Hi.

I'm Kerra Michele, and this is my dog, Lunchbox. Welcome to my blog! We generally write about easy tips to make a rental space feel more like home, but we also talk about our life and travels. I hope you like our stories and adventures!

{Part 3} I don't think I like Paris anymore.

{Part 3} I don't think I like Paris anymore.

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If you've been following along, you know that my trip to Paris started out promising but things went south quickly...

{Days 6-9} The Days that Obliterated My Soul

I woke up on Day 6 and realized that I had only 3 days left to finish the apartment. However, when I woke up on Day 6 the apartment still looked like this:

photo 1Yes, that's my bed. Every night I shoved that mountain of crap onto the floor, and every morning I piled it all back on the bed. Ugh. Not to mention the living room is still a squatter's paradise. photo 2

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But I didn't have time to worry about it because I had things to do. IKEA was delivering all the furniture I bought the day before so I had to figure out how to make room for, you know, a sectional. And there were still a few furniture pieces I couldn't seem to get rid of, so the thrift store people were coming to get those things, too.

First the thrift store people came and threatened to not take the furniture for some reason I couldn't understand. (Again, no French.) At this point in the trip I've become very good at saying 'Please,' 'Thank you,' and 'I'm so, so, sooooo very, very sorry.' So I said please until they hated me and the only options were to spit in my face or to take my furniture. Thankfully they chose the latter. Then IKEA showed up.

This is where I really start hating my life.

Apparently 'Home Delivery' in French translates directly to 'We're gonna dump your junk on the side of the road wherever we can find a place to pull over, so good luck, chump.'

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This is only one of several crates. #FML

Also, did I mention that the apartment is right by the Eiffel Tower? And there are pedestrians and cars everywhere? And just because the thrift store guys didn't spit on me doesn't mean that every person who had to walk around my crates didn't spit on the boxes. Even better: The scaffolding surrounding my building prevented me from walking down the sidewalk with my gargantuan packages, so I had to wait for the lights to change and then RUN down the street with them.

Eventually I got them all in the lobby, but not until my body and ego were thoroughly bruised.

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While I slowly and painfully started dragging these across the lobby, then courtyard, then up the spiral staircase (nope, no elevator), the construction workers at the building took pity on me and helped take the boxes up. Sometimes it pays to be a helpless young lady. (I may or may not have batted my eyelashes. Don't judge me.)

And then I spent the rest of the day painting while I waited for the furniture guy and contractor to show up, since I came back from IKEA so late the night before that I missed them.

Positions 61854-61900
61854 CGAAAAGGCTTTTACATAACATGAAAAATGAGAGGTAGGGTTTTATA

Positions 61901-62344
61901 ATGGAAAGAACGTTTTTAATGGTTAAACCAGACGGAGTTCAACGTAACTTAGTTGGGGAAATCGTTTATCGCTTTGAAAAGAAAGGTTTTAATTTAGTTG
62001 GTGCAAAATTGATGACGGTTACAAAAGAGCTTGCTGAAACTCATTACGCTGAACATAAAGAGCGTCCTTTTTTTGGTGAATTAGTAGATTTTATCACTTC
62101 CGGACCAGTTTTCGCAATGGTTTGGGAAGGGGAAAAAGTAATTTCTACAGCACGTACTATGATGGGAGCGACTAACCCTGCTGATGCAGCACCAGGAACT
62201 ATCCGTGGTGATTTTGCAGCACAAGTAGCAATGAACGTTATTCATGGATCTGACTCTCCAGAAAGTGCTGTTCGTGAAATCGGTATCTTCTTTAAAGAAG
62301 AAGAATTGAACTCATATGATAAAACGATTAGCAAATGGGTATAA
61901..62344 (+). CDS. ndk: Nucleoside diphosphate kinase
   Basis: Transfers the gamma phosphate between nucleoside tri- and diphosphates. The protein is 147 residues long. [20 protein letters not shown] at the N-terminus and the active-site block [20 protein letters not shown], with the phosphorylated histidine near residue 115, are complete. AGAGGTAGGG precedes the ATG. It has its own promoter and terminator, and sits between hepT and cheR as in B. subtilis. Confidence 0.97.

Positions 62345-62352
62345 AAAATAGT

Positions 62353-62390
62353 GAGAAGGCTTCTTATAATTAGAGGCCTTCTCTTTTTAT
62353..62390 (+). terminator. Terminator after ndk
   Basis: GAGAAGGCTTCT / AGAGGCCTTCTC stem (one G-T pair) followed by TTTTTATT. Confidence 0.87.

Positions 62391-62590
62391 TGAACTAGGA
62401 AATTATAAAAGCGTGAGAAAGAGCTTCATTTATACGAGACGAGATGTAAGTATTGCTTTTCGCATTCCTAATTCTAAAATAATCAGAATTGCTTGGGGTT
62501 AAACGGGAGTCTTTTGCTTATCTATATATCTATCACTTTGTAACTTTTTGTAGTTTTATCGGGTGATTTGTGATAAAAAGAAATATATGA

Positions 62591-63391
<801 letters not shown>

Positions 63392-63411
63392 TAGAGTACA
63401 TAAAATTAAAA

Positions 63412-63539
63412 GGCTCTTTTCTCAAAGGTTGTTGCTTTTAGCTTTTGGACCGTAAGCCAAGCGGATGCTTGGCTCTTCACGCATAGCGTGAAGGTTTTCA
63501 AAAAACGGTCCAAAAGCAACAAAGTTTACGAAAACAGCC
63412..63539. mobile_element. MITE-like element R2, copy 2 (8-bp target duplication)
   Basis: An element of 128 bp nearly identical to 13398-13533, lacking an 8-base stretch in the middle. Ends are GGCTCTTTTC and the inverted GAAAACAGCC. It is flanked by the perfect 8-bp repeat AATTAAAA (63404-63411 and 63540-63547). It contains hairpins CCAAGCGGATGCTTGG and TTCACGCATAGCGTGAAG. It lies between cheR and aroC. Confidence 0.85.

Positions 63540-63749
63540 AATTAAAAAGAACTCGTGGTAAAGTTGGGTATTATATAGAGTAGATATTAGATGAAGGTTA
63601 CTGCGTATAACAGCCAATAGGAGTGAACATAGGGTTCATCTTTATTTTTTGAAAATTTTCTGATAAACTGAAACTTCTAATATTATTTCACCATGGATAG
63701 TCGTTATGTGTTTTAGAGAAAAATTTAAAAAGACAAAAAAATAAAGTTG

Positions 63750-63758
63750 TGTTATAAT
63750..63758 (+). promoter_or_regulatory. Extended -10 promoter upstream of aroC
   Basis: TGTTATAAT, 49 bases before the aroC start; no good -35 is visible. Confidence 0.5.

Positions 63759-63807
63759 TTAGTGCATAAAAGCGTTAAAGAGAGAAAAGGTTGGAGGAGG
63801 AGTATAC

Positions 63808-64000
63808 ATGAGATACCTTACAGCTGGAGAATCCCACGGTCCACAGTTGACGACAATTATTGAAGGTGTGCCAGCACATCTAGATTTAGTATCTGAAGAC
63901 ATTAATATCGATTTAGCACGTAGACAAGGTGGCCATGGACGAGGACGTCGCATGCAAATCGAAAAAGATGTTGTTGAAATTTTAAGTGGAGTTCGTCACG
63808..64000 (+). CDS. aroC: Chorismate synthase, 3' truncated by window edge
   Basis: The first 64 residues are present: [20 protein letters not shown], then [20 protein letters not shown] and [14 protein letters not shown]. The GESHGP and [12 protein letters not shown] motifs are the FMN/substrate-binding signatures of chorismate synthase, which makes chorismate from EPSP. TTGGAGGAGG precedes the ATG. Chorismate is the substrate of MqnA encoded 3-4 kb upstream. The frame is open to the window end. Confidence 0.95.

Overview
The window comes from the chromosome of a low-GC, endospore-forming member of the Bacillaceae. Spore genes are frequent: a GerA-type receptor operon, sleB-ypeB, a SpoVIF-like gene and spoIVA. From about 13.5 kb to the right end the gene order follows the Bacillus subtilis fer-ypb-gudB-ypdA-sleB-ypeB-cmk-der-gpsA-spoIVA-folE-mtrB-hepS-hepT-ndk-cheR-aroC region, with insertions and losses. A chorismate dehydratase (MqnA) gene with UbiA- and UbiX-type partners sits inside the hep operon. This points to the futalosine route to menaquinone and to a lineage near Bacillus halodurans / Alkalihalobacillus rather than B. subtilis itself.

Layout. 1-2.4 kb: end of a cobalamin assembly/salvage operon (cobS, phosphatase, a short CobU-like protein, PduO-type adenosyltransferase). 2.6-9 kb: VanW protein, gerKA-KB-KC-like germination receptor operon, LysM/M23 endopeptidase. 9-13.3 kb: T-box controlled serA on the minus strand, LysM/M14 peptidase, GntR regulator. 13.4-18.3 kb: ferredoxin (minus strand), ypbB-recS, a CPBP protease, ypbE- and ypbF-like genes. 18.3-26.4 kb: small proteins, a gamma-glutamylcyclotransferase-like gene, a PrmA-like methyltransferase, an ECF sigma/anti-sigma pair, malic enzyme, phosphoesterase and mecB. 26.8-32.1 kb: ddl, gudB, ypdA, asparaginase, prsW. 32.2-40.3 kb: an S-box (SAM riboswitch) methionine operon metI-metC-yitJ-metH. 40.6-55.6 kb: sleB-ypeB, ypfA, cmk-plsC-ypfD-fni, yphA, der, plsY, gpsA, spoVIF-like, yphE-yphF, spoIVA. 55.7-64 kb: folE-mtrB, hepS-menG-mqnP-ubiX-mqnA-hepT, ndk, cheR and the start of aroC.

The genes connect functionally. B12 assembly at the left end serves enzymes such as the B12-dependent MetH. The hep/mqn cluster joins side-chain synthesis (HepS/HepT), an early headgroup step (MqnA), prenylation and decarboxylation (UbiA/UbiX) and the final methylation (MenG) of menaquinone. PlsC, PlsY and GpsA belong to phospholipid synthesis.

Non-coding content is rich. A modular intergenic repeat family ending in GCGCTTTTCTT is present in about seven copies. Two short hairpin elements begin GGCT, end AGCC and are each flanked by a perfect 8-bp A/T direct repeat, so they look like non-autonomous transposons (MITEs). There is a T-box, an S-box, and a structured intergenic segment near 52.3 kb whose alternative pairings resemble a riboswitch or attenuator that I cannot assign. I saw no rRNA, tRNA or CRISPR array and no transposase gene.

Which brings us to {Day 7} One of the worst days of my life.

I bet you can't guess how I woke up on Day 7. Oh, what good guessers you are! That's right! Excited, hopeful, and optimistic. How could I not be? The contractor was finally getting started on remaining work, all the extra furniture was out of the apartment, and I was only 2 days away from having this place look amazing for my client. I'm sure there were roses blooming outside my window and little birdies flying around my head.

On the agenda:

  • Receive MASSIVE solid wood credenza I found for $100 at the thrift store
  • Let the contractor in and give him instructions
  • Meet the camera crew at the apartment and go to another IKEA for returns, exchanges, a bed, and a few other pieces
  • Come home to a freshly painted apartment and put together all the furniture
  • Finish up early enough to go out to dinner with friends and actually enjoy my time in Paris for 5 minutes
  • Go to bed at a decent hour with a smile on my face

Three thrift store guys showed up to deliver my credenza in the morning and, of course, tried to dump it in the street. I knew this was coming though and I was already begging them to bring it up before they even opened the back of the van. After much whimpering they begrudgingly agreed to bring it through the lobby and into the courtyard, but when they saw the spiral staircase they laughed and said goodbye. #SADZ

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I refuse to cry over furniture, you guys. REFUSE. (Ok, so I've definitely cried over furniture before, but I wasn't going to cry about this credenza that 3 men were barely strong enough to get through the lobby.) So I put on my thinking cap and decided to bribe the construction workers who helped me yesterday with chocolate croissants and ca$h. FACT: No one can refuse a request from an innocent girl with chocolate croissants and ca$h.

One hour later, the biggest man in the world and a regular-sized guy were helping Amy and me carry this mastodon up the spiral staircase. Imagine turning a Fiat up on its nose and carrying it up some stairs, because that's basically what we did. It took FOREVER and was the most physically challenging thing I have ever done in my life. I honestly can't believe we got it up there but, finally, it was in the living room.

Sidebar: I am a very sweet, enthusiastic person with her heart on her sleeve. When something exciting and wonderful happens, I express my happiness openly.

I was SO HAPPY that this thing was in the living room that I gave the regular-sized guy a hug. Amy gave the biggest man in the world a hug at the same time. Then Amy and the regular-sized guy hugged and walked to the front door while I walked across the room to hug and thank Igor.

This is the part where Igor grabs my face and forces his tongue down my throat. That's right, everyone: The biggest man in the world had decided that the chocolate croissants and ca$h were insufficient payment, and he would just sexually assault me to collect the balance. Thank GAWD I wasn't alone in that apartment because there was no way I ever could have fought that guy off. It took all my upper body strength just to push his face away. Rejected and probably realizing he wouldn't get very far with my friend in the other room, he left.